I recently went to my actual parish church (not pictured left) for the first time since moving here nine months ago. I found it mostly, if not entirely, composed of people who were 60+. My guess is that the other Christians living nearby don’t go to this church partly because of the service time, partly because they go to one of the younger, hipper churches in the city centre, whether C of E or otherwise. Maybe some go to the Anglo-Catholic churches in the centre. Some of us would go if our sons napped at a different time, though!
But imagine, if you will, a world where we allowed the parish churches to do what they were designed for. Imagine we didn’t decide that anywhere a bus/car can take us was part of a smorgasborg of Sunday morning options but were members of the neighbourhood congregation.
This is what parish churches were meant for, in a pre-automobile age. When the church started out, the local gathering of Christians was small enough, and most Mediterranean ‘cities’ were the size of modern villages, so all the Christians went to the same church. It was within walking distance.
In bigger cities, and especially after Constantine and the growth of conversion, it became necessary to develop a network of local churches that could service other neighbourhoods — but that were still part of the same acknowledged body of believers as the original ‘founding’ congregation. Eventually, these smaller manifestations of the original central congregation spread to the countryside.
These churches served the paroikia, the area where people lived nearby. That’s the etymology of parish.
The idea of the parish church, then, is that everyone can walk to church. There is a priest attached to your church who can preach, administer sacraments, and counsel you in need. There are deacons and deaconesses to help you in practical ways. All the Christians of the neighbourhood come together to pray, to worship, to learn, to encounter God in a meaningful way.
Now, the following scenario would only work if we did it en masse.
Imagination if we all switched membership to the nearest church in walking distance.
The charismatics would raise their arms next to the genuflecting Anglo-Catholics. The evangelicals would demand hard-core Bible teaching. The liberals would cry out for social justice.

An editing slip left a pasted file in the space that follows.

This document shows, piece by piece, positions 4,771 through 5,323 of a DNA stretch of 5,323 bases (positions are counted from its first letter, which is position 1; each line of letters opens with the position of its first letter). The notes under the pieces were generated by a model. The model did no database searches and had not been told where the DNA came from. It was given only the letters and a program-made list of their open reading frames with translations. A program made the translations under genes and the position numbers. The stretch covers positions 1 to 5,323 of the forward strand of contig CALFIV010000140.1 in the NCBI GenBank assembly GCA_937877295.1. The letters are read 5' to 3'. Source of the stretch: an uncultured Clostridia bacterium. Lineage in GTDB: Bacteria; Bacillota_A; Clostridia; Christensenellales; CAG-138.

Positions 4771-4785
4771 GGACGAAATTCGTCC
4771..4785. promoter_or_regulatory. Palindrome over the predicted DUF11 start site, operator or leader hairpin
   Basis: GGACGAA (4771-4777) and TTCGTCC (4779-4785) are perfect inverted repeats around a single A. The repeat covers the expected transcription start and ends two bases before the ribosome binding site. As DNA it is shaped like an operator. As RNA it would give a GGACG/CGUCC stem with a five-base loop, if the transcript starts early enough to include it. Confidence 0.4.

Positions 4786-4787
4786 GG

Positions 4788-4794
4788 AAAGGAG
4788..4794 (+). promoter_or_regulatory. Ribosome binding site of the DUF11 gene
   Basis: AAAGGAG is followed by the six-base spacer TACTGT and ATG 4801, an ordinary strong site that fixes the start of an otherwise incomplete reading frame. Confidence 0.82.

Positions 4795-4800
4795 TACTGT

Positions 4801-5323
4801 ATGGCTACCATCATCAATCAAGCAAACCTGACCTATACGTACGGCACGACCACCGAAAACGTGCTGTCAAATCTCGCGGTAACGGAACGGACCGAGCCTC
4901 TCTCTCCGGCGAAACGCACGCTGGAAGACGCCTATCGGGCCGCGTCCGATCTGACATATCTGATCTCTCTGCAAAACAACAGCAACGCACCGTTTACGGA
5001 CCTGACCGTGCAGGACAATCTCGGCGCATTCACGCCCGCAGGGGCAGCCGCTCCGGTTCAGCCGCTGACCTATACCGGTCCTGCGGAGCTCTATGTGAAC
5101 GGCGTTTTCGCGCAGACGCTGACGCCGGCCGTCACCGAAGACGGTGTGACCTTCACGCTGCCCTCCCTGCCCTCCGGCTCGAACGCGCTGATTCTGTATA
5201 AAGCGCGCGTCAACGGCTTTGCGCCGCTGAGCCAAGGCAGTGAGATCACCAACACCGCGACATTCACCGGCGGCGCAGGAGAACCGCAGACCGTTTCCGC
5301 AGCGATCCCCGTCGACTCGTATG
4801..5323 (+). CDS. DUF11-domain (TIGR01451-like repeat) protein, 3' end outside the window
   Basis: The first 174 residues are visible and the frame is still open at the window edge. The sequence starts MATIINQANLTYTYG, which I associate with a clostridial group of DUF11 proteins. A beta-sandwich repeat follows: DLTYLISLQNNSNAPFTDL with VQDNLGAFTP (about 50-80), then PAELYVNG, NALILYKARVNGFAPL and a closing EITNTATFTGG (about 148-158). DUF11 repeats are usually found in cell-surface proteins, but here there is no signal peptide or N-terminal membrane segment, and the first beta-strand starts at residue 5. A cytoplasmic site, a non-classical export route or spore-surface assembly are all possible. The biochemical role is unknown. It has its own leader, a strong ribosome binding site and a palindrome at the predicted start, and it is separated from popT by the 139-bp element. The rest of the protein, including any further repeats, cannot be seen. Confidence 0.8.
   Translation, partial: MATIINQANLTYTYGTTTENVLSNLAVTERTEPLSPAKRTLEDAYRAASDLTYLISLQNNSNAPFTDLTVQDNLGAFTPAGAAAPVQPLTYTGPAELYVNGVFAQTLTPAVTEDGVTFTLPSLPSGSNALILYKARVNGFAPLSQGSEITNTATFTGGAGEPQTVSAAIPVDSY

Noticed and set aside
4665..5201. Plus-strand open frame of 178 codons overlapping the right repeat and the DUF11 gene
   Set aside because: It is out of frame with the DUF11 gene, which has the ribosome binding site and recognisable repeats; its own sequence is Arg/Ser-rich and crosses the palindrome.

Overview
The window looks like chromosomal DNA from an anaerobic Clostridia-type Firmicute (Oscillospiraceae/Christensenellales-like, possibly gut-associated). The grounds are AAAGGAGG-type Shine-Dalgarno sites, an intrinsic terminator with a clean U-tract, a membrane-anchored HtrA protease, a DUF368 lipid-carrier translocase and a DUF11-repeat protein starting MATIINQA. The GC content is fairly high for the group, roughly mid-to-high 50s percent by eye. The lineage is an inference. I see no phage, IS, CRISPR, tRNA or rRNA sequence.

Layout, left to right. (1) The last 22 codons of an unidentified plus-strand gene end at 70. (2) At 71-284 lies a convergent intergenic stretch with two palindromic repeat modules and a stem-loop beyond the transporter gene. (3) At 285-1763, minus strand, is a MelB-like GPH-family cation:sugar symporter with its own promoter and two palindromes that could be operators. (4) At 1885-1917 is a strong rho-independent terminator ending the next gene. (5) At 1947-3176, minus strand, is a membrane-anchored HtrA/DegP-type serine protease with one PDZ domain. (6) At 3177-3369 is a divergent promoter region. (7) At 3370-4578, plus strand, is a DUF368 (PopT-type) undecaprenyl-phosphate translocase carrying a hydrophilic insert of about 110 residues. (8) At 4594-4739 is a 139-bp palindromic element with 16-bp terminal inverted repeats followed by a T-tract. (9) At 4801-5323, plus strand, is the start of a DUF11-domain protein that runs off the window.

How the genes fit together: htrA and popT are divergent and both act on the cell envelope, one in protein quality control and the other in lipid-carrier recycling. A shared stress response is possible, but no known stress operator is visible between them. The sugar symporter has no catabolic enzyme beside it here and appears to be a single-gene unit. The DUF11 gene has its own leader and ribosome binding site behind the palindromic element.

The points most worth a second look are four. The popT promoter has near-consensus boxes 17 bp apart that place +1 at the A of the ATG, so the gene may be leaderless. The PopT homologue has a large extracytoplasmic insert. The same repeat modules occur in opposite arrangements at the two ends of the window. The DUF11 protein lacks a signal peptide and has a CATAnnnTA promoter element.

If we started on Advent 1, we’d all be dead by Christmas.
But if we lived on into Lent, with the Anglo-Catholics shrouding the cross and the charismatics reminding us that repentance should lead to joy, while the liberals pointed out that the fast the Lord calls for is to do acts of mercy, and the evangelicals told us that none of this matters without entering into real, personal discipleship with the Lord Jesus — maybe we’d be better for it.
Rubbing shoulders with different ways of being Christian. Fighting for the Gospel side by side rather than scattershot and undirected.
And think what it would do for making disciples in our neighbourhoods.
‘What church do you go to?’
‘Hey, so does that other Christian I met.’
‘We all do.’
That’s a sign of Christian unity, as opposed to: ‘Oh, well, I didn’t like the way they sing Psalms at St Aidan’s, so I go Grace Church.’ ‘I really like the immediacy of the worship with the Vineyard.’ ‘The Bible teaching at King’s Church inspires me.’ ‘St Oswald’s has the best music besides the cathedral.’ ‘Christ Church takes a good line on evangelism.’ ‘Only the Orthodox have a clue what it’s all about.’ ‘All Saints cares for the poor.’
Or, even worse: ‘I had a fight with the minister.’ ‘I hear they’re shallow at that other church.’ ‘They compromise the essentials of the faith.’ ‘They’re not real Christians.’ ‘They aren’t open enough to the Holy Spirit.’ ‘Cathedrals are just about putting on a show.’ ‘They’re too casual at that church.’ ‘Oh, them. It’s all just ritual, from what I hear. No relationship with God.’ ‘You can only hear so many sermons about penal substitutionary atonement before you want to shoot someone in the face, I always say.’
Worshipping God and making disciples together.
That’s the idea of the parish church.